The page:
Along polishing up the game, we set up our space in the gallery, and if I may, I think it’s by far the coolest. We have ~40 decals of a selection of the 300+ guns in the game. We have a light-up rocket, which holds custom business card holders, for everyone’s cards. It clean, but flashy at the same time. Admittedly, this wasn’t really my realm, as I don’t have the most deft hands.

With all that set up, we’re ready present, demo, and move onward and upward with our careers as developers.

Senior Production Part ? - The Last Push

Over the past week and a bit, we wrapped up the rocky development of Tales from the Blasterverse, with a bit of a bang. I’m genuinely shocked by how well everything came together, and how much got done, even taking into the account the exuberant time some of us put into the the last few days. I think the hours were somewhere around 35, spread over less than 3 days.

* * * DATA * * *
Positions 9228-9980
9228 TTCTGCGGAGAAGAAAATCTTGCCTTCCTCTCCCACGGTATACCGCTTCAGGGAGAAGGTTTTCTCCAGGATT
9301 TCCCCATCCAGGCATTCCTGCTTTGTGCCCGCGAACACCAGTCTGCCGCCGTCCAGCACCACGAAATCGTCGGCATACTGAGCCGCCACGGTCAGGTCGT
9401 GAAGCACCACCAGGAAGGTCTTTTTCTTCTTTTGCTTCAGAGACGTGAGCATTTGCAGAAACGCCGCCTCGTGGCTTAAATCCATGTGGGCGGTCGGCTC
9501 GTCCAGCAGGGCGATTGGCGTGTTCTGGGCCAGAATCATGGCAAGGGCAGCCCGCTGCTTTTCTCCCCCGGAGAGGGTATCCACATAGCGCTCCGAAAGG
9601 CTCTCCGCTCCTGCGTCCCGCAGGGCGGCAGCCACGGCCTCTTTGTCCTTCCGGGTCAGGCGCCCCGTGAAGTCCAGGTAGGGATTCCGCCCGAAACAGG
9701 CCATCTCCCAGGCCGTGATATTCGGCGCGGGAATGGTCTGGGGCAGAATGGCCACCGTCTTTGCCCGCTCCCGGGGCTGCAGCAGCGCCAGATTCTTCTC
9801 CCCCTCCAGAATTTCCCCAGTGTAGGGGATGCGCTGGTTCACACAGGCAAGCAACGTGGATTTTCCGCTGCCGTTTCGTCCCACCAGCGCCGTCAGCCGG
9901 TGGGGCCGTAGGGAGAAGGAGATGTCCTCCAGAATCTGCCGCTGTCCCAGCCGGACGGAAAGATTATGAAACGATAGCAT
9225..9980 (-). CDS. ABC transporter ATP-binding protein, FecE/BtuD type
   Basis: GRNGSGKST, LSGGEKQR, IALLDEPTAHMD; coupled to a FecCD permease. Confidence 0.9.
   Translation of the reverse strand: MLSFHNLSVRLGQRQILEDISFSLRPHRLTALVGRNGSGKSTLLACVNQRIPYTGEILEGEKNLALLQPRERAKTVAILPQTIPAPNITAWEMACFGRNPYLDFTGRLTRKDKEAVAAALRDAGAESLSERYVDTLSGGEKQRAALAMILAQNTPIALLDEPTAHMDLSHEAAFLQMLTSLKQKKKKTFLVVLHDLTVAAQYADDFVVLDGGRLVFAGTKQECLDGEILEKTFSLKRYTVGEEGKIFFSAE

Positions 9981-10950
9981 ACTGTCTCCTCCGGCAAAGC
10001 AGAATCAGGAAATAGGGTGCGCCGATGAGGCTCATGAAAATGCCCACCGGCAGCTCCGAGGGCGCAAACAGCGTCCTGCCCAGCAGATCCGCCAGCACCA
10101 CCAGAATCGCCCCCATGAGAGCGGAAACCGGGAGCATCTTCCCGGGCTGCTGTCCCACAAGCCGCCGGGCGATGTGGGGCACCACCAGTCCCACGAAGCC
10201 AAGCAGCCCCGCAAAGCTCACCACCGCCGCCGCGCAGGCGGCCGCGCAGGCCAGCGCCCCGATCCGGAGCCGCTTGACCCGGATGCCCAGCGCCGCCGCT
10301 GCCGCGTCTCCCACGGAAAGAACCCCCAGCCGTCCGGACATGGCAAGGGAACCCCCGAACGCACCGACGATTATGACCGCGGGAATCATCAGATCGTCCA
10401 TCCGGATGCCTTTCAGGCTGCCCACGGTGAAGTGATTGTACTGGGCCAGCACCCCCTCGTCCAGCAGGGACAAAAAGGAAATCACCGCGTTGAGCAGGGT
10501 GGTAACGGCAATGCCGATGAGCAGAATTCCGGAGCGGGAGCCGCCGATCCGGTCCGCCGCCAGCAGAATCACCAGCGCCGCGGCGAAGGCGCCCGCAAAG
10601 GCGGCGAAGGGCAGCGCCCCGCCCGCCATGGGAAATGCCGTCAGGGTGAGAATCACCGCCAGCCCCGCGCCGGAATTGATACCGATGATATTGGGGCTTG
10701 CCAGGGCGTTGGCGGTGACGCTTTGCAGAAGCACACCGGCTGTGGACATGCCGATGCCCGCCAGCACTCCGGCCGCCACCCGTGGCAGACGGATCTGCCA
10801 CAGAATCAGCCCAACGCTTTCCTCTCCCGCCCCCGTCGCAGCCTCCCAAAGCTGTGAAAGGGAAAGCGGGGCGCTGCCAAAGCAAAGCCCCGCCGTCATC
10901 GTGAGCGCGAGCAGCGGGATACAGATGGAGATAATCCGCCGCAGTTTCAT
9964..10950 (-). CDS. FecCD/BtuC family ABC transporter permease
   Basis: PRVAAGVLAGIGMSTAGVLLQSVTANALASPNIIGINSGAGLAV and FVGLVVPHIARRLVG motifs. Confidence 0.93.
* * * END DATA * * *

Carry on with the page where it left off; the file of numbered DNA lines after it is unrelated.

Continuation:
The programmer process was pretty simple, but effective. We threw together a spreadsheet with different categories in our game, including each individual level. We started to ourselves, but soon enlisted help from other team members to play through the game, and taking note of things. Every notes bug was color coded. Red for a critical thing, yellow for something less important, blue for something that might be fixed, but has to be tested in co-op, and green for done. The issues ranged from game breaking, to minor balance tweaks (that we largely ignored, cause there were more pressing issues).